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LIFESTYLE FEATURES

From scotch eggs to snitching: The most bonkers rules Britain had during lockdown

24 months after the first Covid lockdown was imposed in the UK, Kate Ng takes a look back at the rules that didn’t make any sense

Wednesday 23 March 2022 06:00
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It’s been exactly two years since the UK was first placed under lockdown, the first of many subsequent lockdowns that would mark the next two years of living in a pandemic.

Prime minister Boris Johnson announced a legally-enforced Stay At Home order which required everyone not to leave their homes unless it was to get basic necessities, exercise once a day, medical needs and traveling to and from work if you couldn’t work from home.

With just days to prepare before the lockdown came into full effect on 23 March 2020, Britons were forced to make last-minute preparations to transform their homes into 24-hour offices, daycares, schools and indoor leisure centres.

It was meant to last for three weeks. But as the year wore on, it became more evident that Covid-19 was not going anywhere - meanwhile, with each new lockdown, the rules became more bizarre and confusing.

From police patrolling parks to stop people from sitting down, to the great debate over whether or not a scotch egg counted as a substantial meal, there were many moments over lockdown when Britons were left scratching their heads.

As the UK marks the second anniversary since those troubling times, we take a look at some of the rules that made everyone go: “Wait, what?”

No sitting in the park

From 23 March until the end of April 2020, people were permitted to use parks for their once-a-day exercise allowance. However, you couldn’t sit or sunbathe in the park or any outdoor spaces.

The government said the rules were put in place to ensure social distancing could be enforced. At the time, the first wave of Covid-19 led to nearly 1,500 deaths in one day in April, and most members of the public were happy to stick to the rules to avoid spreading the virus.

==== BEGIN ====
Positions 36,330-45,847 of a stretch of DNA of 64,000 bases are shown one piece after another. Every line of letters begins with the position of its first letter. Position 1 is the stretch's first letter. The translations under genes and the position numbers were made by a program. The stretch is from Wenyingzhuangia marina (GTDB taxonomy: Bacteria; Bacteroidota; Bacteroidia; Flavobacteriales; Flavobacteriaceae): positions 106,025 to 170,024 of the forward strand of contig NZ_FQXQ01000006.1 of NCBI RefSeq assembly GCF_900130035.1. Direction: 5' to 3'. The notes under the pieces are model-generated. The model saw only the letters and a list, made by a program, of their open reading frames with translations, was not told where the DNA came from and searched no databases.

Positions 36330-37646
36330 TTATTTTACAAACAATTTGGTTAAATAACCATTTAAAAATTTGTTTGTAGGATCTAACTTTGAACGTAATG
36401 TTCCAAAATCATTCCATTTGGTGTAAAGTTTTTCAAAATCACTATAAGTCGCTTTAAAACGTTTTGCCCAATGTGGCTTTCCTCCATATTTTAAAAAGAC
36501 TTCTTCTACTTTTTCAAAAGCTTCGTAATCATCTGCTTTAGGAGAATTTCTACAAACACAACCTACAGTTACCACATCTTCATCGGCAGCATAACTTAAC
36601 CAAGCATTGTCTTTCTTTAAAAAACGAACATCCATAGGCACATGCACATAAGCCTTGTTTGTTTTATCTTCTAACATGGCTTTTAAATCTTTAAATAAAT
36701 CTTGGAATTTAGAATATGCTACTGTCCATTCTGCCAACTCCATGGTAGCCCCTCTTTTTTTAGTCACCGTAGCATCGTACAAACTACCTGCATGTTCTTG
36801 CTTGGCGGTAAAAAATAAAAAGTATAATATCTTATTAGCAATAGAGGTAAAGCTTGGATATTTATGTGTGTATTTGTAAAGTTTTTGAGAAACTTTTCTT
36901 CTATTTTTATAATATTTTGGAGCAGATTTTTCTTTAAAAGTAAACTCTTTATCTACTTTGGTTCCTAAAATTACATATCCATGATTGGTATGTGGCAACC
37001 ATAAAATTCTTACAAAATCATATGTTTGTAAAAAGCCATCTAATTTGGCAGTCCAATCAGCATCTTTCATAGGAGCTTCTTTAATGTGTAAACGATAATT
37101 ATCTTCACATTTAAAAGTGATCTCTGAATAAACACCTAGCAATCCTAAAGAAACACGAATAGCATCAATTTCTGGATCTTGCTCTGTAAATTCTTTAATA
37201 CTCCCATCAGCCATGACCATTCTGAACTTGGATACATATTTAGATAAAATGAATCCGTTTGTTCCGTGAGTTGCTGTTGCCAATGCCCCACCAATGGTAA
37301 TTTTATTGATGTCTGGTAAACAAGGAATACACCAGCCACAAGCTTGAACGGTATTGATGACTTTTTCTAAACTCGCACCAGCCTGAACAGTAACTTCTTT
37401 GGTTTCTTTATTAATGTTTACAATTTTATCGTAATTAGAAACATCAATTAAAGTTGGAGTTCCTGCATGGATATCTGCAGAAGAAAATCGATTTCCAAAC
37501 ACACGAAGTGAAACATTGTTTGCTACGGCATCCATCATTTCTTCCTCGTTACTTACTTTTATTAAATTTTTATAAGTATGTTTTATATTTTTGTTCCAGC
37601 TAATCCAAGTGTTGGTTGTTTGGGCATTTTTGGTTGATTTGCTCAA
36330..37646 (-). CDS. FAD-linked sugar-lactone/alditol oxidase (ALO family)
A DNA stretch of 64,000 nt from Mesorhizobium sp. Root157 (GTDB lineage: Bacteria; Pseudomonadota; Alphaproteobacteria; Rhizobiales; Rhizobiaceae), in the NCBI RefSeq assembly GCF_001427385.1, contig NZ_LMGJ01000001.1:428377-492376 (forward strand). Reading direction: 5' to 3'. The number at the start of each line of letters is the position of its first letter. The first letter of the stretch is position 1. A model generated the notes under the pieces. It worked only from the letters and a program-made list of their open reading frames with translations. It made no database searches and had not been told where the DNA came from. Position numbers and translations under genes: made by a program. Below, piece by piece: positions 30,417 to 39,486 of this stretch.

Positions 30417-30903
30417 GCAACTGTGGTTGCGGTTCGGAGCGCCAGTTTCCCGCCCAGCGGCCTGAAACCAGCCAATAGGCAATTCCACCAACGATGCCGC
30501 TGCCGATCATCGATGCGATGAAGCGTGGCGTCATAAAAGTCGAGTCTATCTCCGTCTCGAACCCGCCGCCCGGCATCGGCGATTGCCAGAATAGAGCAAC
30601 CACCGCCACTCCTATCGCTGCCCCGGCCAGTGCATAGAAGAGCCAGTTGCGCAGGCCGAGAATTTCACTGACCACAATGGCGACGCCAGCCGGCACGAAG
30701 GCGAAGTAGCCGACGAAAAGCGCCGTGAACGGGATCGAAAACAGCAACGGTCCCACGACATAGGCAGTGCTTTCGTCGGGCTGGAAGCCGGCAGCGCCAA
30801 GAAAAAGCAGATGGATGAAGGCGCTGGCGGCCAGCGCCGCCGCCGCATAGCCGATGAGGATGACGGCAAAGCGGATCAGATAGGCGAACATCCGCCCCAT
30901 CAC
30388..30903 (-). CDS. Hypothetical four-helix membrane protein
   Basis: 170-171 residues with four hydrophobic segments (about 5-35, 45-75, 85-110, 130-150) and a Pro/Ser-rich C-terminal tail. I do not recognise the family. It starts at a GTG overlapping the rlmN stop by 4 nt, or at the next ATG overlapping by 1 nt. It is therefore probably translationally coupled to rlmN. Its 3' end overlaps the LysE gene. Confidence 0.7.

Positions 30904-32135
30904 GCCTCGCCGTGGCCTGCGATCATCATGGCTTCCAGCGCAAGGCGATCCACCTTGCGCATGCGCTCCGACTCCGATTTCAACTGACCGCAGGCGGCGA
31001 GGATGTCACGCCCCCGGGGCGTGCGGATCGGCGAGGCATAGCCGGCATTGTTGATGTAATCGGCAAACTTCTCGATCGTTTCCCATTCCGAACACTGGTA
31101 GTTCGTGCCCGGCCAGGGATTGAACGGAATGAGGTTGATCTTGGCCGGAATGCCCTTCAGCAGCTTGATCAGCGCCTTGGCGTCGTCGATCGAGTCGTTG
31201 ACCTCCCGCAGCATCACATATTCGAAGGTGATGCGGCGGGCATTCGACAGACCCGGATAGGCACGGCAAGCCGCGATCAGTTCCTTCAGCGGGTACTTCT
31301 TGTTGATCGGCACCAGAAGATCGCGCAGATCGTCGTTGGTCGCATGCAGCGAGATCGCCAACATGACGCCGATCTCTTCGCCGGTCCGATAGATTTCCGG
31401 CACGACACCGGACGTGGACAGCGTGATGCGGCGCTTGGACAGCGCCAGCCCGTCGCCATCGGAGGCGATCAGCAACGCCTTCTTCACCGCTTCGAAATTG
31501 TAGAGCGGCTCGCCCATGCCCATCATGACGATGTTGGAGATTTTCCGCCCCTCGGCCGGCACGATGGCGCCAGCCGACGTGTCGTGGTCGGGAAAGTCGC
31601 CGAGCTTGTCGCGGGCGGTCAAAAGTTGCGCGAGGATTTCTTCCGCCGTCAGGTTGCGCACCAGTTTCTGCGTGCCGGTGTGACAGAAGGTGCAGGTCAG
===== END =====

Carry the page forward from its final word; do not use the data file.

But reports began emerging of “overzealous” police who would patrol parks and green spaces to move people on if they sat down for even a moment after exercising. By the end of March, one police force said it had doled out fines to people who had gone for a drive “due to boredom”.

The rule was baffling for many, particularly when we consider how vital outdoor public spaces became for many people who did not have private gardens or balconies in their own homes.

The Great Scotch Egg Debate

In December 2020, pubs were told they could only serve alcohol with a “substantial meal”, which sparked a huge nationwide debate about scotch eggs.

The confusion began when ministers couldn’t seem to define what a “substantial meal” would be. George Eustice, the secretary of state for Environment, Food and Rural Affairs, told LBC at the time that a scotch egg counted as such a meal - but former chancellor Michael Gove was of the opinion that it was a “starter”.

But just hours later, Gove U-turned on his position and said that actually, scotch eggs are a substantial meal. However, a month later, a pub landlord who served customers scotch eggs after hearing they were sufficient was told he had breached Covid rules and fined £1,390.